A peer-reviewed journal (also called a refereed journal) is a type of periodical used by scholars and researchers to report on their work to others in their field. Submitted articles are carefully reviewed by other experts in the author's field, who are recruited but not employed by the journal. Based on the reviews, the journal's editor might request revisions to the article and further reviews, before deciding whether to publish the article. The process can take a long time, but the final published articles are generally considered to be highly credible.
Journal articles are usually quite long and detailed, are written at an expert level, and have a list of references (i.e., works cited) at the end.
Some of our research databases can help you find peer-reviewed articles by limiting your search results to articles from peer-reviewed journals. Be aware that these journals may contain content like editorials, book reviews, and letters to the editor that are not peer-reviewed.
The list of references at the end of a scholarly article shows the sources that the authors referred to in writing their article. You can use that list to further explore the topic you are researching. To obtain an article you'd like to read, you can use Primo's Fetch Item tool to see if it is available in one of our databases. If the article has a Digital Object Identifier in its citation (labeled with "doi:" or as part of a URL starting with "https//doi.org/10..."), see our guide on Digital Object Identifiers for how you can use the DOI to obtain the article.
With journals, it's often the case that the actual complete article (sometimes called the "full text") is not directly available from the database you are searching. This is because many journal publishers make less money licensing their articles to database vendors than they do by selling subscriptions and article reprints.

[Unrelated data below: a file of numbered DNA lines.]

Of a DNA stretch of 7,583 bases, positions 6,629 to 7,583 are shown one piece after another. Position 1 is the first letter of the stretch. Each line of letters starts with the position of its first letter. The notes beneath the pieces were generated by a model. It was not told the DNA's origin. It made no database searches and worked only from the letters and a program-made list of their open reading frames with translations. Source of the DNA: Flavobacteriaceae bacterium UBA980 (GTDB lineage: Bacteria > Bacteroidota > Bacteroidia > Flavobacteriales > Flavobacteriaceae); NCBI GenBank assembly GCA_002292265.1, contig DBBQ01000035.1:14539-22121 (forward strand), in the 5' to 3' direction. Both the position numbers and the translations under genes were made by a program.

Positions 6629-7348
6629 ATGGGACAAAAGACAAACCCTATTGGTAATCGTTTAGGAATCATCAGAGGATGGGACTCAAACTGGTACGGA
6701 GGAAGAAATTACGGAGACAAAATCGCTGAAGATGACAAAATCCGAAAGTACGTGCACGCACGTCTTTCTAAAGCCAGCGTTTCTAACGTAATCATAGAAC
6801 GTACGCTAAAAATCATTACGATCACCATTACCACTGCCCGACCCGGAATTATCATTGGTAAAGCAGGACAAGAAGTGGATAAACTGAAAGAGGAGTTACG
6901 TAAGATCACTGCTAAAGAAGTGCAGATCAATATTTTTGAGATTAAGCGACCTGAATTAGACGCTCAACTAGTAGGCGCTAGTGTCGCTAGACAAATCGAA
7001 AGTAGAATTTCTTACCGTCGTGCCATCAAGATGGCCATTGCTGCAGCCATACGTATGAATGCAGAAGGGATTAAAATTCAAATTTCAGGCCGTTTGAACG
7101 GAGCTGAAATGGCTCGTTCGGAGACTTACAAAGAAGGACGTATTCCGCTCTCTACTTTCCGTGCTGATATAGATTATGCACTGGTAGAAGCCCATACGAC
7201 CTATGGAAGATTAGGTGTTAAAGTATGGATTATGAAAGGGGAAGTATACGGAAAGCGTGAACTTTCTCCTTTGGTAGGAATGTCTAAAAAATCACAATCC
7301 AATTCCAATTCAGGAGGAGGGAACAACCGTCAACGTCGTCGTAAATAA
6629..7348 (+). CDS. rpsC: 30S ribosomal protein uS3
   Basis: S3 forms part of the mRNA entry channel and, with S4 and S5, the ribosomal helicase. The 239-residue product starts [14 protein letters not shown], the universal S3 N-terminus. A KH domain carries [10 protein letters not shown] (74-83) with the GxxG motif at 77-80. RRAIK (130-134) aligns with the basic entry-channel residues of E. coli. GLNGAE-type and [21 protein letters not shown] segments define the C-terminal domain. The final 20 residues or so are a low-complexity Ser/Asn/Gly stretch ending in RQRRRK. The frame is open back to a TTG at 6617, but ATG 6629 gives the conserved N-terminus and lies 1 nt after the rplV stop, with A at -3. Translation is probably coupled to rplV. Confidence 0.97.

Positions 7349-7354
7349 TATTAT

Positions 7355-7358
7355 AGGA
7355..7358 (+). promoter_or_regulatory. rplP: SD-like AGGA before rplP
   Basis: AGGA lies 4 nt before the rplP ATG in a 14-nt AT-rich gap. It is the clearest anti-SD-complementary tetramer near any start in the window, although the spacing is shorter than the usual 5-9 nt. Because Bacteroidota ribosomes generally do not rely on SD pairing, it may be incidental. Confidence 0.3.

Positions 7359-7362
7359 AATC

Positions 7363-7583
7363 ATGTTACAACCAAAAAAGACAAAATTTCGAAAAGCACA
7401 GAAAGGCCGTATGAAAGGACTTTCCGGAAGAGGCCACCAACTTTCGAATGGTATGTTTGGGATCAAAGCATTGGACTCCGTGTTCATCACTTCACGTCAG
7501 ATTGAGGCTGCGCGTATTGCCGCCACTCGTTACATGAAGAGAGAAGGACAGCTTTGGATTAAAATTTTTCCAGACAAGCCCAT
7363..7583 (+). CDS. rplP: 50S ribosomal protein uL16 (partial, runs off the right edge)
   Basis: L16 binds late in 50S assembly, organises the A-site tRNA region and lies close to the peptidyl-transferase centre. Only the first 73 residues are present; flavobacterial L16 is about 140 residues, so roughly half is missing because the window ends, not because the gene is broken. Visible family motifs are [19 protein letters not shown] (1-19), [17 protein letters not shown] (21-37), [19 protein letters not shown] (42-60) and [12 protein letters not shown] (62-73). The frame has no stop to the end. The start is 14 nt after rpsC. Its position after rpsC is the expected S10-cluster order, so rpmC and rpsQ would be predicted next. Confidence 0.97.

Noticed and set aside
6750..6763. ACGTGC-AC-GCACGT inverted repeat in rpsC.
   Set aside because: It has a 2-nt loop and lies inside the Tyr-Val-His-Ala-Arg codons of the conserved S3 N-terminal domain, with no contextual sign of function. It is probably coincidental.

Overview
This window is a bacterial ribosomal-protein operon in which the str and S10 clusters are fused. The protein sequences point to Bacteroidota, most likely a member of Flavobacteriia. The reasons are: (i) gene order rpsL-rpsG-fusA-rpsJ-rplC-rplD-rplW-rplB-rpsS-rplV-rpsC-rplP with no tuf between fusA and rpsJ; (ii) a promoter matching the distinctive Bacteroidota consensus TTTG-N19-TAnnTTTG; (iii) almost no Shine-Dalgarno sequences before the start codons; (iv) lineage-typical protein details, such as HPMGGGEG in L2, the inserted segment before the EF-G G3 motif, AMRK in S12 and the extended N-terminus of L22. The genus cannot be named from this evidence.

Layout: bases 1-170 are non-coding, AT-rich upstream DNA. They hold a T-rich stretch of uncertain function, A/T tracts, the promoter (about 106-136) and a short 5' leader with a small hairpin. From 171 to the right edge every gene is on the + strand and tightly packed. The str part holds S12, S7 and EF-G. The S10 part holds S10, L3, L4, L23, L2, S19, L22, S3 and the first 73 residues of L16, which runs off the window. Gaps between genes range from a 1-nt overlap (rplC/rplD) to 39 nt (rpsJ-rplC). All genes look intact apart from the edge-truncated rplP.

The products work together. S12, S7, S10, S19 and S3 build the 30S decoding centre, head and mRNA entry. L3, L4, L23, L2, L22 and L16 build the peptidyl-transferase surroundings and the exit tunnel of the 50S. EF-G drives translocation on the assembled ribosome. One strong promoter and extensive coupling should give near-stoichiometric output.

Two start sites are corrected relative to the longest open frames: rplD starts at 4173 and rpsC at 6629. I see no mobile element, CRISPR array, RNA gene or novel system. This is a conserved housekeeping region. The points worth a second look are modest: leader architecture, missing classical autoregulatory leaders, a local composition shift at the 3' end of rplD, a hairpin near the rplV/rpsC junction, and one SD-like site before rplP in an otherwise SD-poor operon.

In these cases, a database might only show you the article's citation (the information that identifies the article and the journal it was published in) and an abstract (a short summary of what the article is about).
Here is how articles with and without full text are retrieved in searches of our databases:
You have several options for obtaining articles from journals that are not full-text in our databases:
Search Scope Options:
Newspaper Articles: In Primo, newspaper articles are searched separately from other articles. In the Primo search screen, choose Newspapers at the top of the search screen, or choose Newspaper Search from the bottom of a results list.
The Primo system does not cover Issues & Controversies or OverDrive Magazines.
EBSCOhost provides us with dozens of general and specialized research databases, many with peer-reviewed content. We often recommend Academic Search Complete, which covers a broad range of subjects. You can see our full list of EBSCO databases for those that focus on topics including science, technology, health and medicine, humanities, and business.
ScienceDirect provides journal articles and book chapters from Elsevier publications.
ABI/INFORM Collection has articles and reports on business and economics.
Google Scholar, when searched through the library's link, can retrieve premium articles from the library's other research databases that aren't available in regular Google Scholar.